With 24 layoffs, 22 “golden handshakes” to veteran employees and the freezing of 16 other positions, the city has cut its budget from $144 million for this fiscal year to about $135.35 million for the 2012-2013 fiscal year, which starts July 1.
Downey’s full-time workforce will be reduced from 430 to 368.
The City Council is scheduled to discuss and approve the budget at Tuesday’s City Council meeting.
In general, residents will see public safety departments with older equipment, a slight increase in fees and a city that has much less power to influence development.
While the city is calling the budget balanced, documents state that the proposed spending accounts for $3 million in concessions that are yet to be negotiated with employee unions. The budget also makes optimistic predictions about the city’s ability to stave off equipment purchase requests that have already been put off since last year, such as requests for police cruisers and motorcycles, fire equipment and computer upgrades.
Among the hardest-hit services are the police and fire departments, which account for 70 percent of the city’s $65 million general fund, which is the flexible part of the budget over which the city has the most control.
The police department since two years ago has lost 10 field/patrol positions, according to the budget.
And the fire department has lost 9 firefighter positions.
To keep public safety staffing levels, the city will likely have to use asset forfeiture money from the police department to pay for overtime for police officers and firefighters.
The city’s community development department – which oversees building projects – was also hit hard in this year’s budget after the state took away the ability of cities to capture property taxes into community development funds to invest in blighted areas of the city.
The city the coming fiscal year will lose more than $1.2 million in interest income from loans it gave to its redevelopment agency, which was the name of the mechanism that let the city reinvest the property taxes.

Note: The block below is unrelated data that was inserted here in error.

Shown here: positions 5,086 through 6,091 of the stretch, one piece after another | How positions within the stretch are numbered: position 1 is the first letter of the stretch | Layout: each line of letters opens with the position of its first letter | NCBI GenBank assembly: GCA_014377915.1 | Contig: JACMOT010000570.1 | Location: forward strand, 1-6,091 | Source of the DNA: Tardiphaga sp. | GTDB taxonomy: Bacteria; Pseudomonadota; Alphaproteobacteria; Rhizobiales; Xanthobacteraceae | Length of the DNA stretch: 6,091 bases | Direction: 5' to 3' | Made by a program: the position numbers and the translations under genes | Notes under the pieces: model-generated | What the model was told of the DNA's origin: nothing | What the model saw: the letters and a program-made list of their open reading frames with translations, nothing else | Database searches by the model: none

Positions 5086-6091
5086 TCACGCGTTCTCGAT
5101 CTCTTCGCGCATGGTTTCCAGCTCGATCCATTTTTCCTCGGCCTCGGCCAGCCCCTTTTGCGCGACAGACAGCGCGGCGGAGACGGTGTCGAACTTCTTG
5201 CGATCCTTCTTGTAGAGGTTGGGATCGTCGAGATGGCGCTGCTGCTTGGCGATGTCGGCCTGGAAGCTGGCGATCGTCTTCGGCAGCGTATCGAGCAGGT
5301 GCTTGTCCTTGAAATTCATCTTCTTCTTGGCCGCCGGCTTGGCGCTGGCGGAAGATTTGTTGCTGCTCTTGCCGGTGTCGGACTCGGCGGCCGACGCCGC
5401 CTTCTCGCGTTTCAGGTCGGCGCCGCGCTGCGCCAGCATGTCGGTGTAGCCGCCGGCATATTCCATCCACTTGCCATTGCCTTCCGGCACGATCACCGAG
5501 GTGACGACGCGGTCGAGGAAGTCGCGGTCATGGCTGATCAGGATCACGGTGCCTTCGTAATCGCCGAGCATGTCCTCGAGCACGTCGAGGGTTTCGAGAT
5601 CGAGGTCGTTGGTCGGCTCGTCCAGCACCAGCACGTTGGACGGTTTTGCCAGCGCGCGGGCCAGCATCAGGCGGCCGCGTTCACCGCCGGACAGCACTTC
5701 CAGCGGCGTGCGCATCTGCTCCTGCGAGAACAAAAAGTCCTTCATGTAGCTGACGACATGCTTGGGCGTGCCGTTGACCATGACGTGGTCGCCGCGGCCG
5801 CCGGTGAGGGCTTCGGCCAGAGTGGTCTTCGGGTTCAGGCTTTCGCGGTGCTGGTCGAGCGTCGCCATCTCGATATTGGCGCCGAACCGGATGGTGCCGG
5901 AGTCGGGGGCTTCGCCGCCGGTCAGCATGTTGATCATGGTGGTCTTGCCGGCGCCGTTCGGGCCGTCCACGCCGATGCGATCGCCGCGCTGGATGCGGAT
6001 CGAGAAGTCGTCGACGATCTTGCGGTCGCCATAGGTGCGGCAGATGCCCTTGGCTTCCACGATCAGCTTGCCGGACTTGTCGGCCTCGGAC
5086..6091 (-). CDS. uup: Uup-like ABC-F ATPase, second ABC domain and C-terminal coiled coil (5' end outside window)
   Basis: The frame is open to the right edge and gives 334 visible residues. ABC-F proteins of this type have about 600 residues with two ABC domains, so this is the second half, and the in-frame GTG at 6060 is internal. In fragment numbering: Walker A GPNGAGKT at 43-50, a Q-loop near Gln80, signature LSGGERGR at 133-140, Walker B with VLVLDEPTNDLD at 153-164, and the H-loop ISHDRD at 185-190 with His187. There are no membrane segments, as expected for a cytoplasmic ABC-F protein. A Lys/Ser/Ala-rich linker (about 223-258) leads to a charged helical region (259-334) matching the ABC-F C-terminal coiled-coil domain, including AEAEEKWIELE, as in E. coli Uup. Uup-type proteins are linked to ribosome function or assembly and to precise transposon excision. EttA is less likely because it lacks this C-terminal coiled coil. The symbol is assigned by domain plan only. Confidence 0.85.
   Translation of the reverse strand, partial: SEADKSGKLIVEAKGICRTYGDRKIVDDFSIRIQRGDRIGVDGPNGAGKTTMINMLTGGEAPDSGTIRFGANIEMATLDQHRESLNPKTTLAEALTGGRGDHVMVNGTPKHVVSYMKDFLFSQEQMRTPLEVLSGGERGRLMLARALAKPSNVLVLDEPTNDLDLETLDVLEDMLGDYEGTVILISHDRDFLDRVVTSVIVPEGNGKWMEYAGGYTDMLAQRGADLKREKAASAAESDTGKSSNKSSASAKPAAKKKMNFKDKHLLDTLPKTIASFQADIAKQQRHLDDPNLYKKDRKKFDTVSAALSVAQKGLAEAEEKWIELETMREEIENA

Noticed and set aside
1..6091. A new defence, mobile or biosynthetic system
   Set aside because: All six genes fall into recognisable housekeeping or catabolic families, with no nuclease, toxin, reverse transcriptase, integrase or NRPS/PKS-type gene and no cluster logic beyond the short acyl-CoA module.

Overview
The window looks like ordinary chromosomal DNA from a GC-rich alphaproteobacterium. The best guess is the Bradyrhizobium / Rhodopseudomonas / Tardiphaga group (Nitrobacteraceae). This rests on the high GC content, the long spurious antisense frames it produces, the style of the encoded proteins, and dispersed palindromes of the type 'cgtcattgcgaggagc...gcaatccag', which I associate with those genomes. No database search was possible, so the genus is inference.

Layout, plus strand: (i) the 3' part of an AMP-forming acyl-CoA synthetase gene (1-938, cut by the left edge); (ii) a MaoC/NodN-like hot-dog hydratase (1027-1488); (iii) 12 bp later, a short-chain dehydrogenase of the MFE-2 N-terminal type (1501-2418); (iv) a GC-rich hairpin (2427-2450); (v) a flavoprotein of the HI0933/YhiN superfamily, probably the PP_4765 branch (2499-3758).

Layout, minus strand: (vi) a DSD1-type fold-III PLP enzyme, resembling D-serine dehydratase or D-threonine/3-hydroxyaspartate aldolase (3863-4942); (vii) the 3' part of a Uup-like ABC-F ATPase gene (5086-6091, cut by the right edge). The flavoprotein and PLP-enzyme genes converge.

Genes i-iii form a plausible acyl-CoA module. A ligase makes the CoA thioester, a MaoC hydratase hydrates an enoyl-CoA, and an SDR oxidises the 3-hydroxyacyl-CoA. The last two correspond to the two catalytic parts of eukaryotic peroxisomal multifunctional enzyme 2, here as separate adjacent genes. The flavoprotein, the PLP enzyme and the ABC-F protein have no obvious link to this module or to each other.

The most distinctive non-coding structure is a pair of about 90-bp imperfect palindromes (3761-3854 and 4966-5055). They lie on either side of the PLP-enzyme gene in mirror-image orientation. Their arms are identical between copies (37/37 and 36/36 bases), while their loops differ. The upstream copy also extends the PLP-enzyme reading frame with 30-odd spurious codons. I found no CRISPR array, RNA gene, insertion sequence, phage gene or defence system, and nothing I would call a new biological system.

At Tuesday’s meeting, the council is scheduled to approve minor fee increases in many areas, especially planning. For instance, a conditional use permit application will jump from $1,750 to $2,000.
And recreations fees, such as the rental of city-owned facilities, will increase a few dollars.
A long-term look at the city’s finances shows a huge reduction in staffing levels, marking a sea change in the scope of what local government can or cannot do.
With the outlawing of redevelopment agencies, the loss of property taxes and steep reductions in money from the federal government, cities all over are cutting services.
Downey spent nearly $9 million more than it budgeted for the 2011-2012 fiscal year, and this year’s budget represents a realistic model of how the city will forge ahead in the coming years.
Right now, the city’s reserve stands about $24 million, down from about a high of $38 million from before the recession hit.
Overall, the city will probably take in about the same amount of money as it did last year, according to predictions.
In the 2009-2010 fiscal year, Downey had 463 full-time employees. After layoffs are complete this fall, the city will have only 368 full-time employees – a 20 percent reduction in staff.
An additional 350 part-time employees also work for the city each year.
Among the few services to get more funding was graffiti removal, which will be budgeted for $296,000 this year compared to $230,000 last year.